Hip Resurfacing – The Hip Replacement for Athletes

Table of Contents

Comparing hip resurfacing to standard total hip replacement

updated 10/8/2023

Hip Resurfacing is a type of Total Hip Replacement (THR) that allows full athletic function and lasts much longer than a standard stemmed THR. No prosthetic hip totally recreates a normal hip, but hip resurfacing comes much closer.

Most people with severe hip arthritis are very satisfied with total hip replacement (THR); older folks who are happy to walk pain-free and golf are usually satisfied. However, there are several reasons many people still would prefer a better option:

  • Many younger people want a chance to return to regular vigorous exercise, impact sports, or heavy physical work.
  • Some people just don’t want so much of their own bone removed and a large “spike” driven into their femur.
  • Everyone wants the longest-lasting artificial hip.

Unfortunately, most joint replacement specialists who perform THR, never inform patients that there is another option – Hip resurfacing arthroplasty (HRA). Most patients with a severely arthritic hip are just told that they need a THR. If they know enough to inquire about hip resurfacing, they are usually provided with incorrect or outdated information to discourage this option. This website provides extensive explanations and, most importantly, data to counter this misinformation.

Why is hip resurfacing superior?

  • Better Function - Full athletics and heavy physical work
  • More Durable - 99% 17-year implant survivorship
  • Superior Stability - 10-fold lower dislocation risk
  • Improved life expectancy - at least 25% better by 10 years
  • Less chance of wear/corrosion failures - None since 2009, in over 5000 cases
  • Bone Preservation - Only 4mm of bone removal from either side of the joint
  • Lower fracture rate- 0.2% in first year and 1% by 17 years. compared to 1-2 % in 1 year and 7.7% in 20 years (Mayo clinic)

Great advances have been made in hip resurfacing since I started in 1999. Most joint replacement surgeons have not kept up with the data. When comparing THR to hip resurfacing there are many criteria that can be used to evaluate the two operations.

Hip resurfacing comes out looking better by ALL criteria. Hip resurfacing gives a better functioning hip, a more stable hip, it preserves bone, has a lower wear/corrosion rate, and far better durability. The long-term mortality rate of patients with hip resurfacing is more than 25% lower than similar patients with THR.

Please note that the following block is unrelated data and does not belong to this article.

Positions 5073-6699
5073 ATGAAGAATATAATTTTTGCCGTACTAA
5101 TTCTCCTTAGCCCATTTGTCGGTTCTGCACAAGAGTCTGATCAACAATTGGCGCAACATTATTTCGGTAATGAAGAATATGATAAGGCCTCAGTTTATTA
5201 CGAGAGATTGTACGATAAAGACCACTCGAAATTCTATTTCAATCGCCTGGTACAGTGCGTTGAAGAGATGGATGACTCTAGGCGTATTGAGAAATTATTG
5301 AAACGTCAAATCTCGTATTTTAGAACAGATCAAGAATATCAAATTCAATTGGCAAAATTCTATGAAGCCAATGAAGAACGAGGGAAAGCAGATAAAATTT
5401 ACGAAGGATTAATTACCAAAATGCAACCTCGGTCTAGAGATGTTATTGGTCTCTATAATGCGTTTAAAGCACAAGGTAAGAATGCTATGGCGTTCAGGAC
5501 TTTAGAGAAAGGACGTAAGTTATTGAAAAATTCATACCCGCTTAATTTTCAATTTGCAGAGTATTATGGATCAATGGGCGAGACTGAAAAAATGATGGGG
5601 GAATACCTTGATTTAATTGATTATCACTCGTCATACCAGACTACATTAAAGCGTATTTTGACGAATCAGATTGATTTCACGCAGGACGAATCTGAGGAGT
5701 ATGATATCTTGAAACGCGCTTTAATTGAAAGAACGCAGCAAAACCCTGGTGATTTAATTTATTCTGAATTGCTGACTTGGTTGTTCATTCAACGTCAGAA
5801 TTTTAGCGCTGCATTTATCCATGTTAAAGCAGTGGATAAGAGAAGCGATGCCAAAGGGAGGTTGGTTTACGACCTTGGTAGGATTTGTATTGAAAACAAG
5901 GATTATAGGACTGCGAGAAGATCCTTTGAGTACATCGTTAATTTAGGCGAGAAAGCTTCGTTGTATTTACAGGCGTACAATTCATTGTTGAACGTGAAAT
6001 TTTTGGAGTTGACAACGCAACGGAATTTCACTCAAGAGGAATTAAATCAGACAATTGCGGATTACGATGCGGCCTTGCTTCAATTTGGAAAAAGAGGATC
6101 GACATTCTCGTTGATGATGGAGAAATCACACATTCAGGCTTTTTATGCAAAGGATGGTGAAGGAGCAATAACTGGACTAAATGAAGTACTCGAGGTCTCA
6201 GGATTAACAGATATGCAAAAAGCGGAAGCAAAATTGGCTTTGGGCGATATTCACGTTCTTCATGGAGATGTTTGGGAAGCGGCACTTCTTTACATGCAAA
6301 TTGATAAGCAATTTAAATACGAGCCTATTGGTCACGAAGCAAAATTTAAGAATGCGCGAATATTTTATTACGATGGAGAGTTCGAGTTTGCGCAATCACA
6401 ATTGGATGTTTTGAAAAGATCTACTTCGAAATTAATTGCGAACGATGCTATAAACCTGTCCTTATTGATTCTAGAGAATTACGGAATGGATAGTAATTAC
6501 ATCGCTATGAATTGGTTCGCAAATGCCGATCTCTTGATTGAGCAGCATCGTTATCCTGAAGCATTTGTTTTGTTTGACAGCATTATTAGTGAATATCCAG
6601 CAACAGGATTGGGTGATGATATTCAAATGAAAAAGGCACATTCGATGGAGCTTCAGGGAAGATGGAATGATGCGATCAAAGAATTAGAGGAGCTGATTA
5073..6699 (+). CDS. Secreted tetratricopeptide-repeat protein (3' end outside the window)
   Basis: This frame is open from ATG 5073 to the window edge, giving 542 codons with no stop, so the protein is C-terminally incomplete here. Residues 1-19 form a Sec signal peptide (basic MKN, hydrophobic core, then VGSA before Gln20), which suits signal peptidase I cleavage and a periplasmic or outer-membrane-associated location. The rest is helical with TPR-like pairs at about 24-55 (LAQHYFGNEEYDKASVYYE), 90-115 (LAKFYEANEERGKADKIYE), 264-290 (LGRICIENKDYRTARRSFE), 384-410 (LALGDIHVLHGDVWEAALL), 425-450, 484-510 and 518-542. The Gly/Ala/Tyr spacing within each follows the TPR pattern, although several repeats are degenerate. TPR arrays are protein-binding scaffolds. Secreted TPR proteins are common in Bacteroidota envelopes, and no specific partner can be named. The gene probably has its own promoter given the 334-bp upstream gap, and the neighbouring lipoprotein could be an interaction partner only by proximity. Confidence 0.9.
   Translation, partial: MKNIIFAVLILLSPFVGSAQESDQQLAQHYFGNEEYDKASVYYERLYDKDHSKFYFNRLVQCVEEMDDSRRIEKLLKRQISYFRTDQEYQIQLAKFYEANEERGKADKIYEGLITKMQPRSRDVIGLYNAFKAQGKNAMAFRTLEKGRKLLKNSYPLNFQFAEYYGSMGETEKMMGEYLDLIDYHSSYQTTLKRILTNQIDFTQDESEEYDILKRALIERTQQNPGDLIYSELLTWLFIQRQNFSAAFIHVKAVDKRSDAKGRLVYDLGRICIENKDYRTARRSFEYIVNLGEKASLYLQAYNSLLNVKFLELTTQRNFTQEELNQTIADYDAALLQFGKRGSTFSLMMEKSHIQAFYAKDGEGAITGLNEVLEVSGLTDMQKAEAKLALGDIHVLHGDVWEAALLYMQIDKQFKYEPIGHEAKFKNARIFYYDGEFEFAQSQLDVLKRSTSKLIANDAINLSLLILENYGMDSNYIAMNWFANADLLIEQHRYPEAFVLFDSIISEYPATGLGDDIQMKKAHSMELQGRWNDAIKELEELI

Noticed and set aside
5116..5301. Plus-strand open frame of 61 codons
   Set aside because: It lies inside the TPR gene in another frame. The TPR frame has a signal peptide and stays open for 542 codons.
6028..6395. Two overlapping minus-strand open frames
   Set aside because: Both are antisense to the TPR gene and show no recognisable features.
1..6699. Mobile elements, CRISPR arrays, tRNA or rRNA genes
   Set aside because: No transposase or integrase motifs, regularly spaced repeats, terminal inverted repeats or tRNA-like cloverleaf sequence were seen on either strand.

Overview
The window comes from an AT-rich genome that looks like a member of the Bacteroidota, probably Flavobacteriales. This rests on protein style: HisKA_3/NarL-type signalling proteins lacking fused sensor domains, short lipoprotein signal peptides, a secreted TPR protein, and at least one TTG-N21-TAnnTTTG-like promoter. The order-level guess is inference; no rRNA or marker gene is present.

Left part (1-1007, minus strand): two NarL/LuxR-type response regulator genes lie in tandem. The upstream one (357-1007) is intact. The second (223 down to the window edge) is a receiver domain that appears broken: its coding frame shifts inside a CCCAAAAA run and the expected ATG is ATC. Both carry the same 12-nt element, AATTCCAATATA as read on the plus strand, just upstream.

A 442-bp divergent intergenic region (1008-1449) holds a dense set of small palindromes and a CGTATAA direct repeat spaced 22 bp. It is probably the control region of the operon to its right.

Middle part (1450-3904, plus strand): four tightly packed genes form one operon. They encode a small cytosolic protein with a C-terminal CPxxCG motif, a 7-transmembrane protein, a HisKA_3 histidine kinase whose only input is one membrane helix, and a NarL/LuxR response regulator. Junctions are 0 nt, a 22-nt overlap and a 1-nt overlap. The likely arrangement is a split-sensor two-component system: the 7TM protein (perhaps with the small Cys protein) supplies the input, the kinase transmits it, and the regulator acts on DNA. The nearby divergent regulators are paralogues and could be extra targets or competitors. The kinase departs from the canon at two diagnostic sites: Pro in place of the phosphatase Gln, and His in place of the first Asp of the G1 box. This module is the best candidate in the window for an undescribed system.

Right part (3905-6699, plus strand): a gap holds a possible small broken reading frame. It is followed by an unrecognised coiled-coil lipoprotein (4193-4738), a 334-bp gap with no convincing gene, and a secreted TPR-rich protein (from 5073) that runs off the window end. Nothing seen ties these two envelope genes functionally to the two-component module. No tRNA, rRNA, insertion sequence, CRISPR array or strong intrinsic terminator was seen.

What then is the advantage of a THR?

It is the traditional way that a severely arthritic hip is repaired, and most orthopedic surgeons are trained to perform it with good outcomes. Hip resurfacing is a much more complex operation that most orthopedic surgeons do not have the necessary skill to perform. Many have tried and failed to achieve similar outcomes as they can with THR and have therefore reverted back to THR. Others are intimidated to try to learn this more complicated operation or because of the climate of fear created by "thought leaders" in THR around the subject of metal ions.

These opponents to hip resurfacing claim that hip resurfacing has a high rate of failure due to adverse wear and that THR is functionally equivalent. They are mistaken on both counts. All surgeons have opinions, and the majority are against hip resurfacing; on this website, I counter these opinions with facts. You get to be the judge.

How is hip resurfacing different than THR?

Hip resurfacing replaces only a thin layer of bone on either side of the joint with metal creating new artificial cartilage layers. The central problem we are correcting when a patient has severe arthritis is surface cartilage loss. In hip resurfacing, only 4mm of bone is removed from either side of the joint to make room for the two new thin artificial surfaces. In standard THR, much more bone is removed and replaced by metal and other materials, creating an artificial hip that is less like the natural hip.

In both THR and hip resurfacing, the same amount of cartilage and bone is removed from the socket (acetabulum) side, the difference is on the femur, where resurfacing requires replacing only a thin layer of the femoral head. With THR the whole head is amputated, and a stem is driven deep into the femoral shaft, this stem then supports a smaller-than-natural artificial head.

Why is so much bone removed in a THR? Traditionally the materials used to line the socket are quite thick. After removing only 4mm of bone, a socket component of 10-12 mm thickness is placed. The diameter of the natural socket is therefore reduced considerably in the new artificial socket. This requires a smaller head size.

It is not possible to shave the femoral head (ball) enough to make room for a smaller ball without cutting into the femoral neck. Therefore, the head is amputated, and a stem is fixed into the femoral shaft. This allows a smaller artificial head to attach to this metal stem. This smaller ball then fits into the smaller socket.

In a hip resurfacing, the same 4mm of socket bone is removed as in a THR, but it is replaced with a thinner all-metal 4mm socket piece. The thickness of the socket implant matches the thickness of the bone removed; thus, the natural hip socket size is retained. On the femoral ball, a 4mm surface is also removed and replaced with 4mm of metal. The result is an artificial hip that more closely simulates the natural hip. Mimicking the biomechanics of the natural hip joint of course leads to a more normal feeling and functioning joint.

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If you are interested in determining if you are a candidate for surgery, please mail your completed new patient forms to the office and include a digital x-ray. Dr. Gross will call you back to discuss your options.

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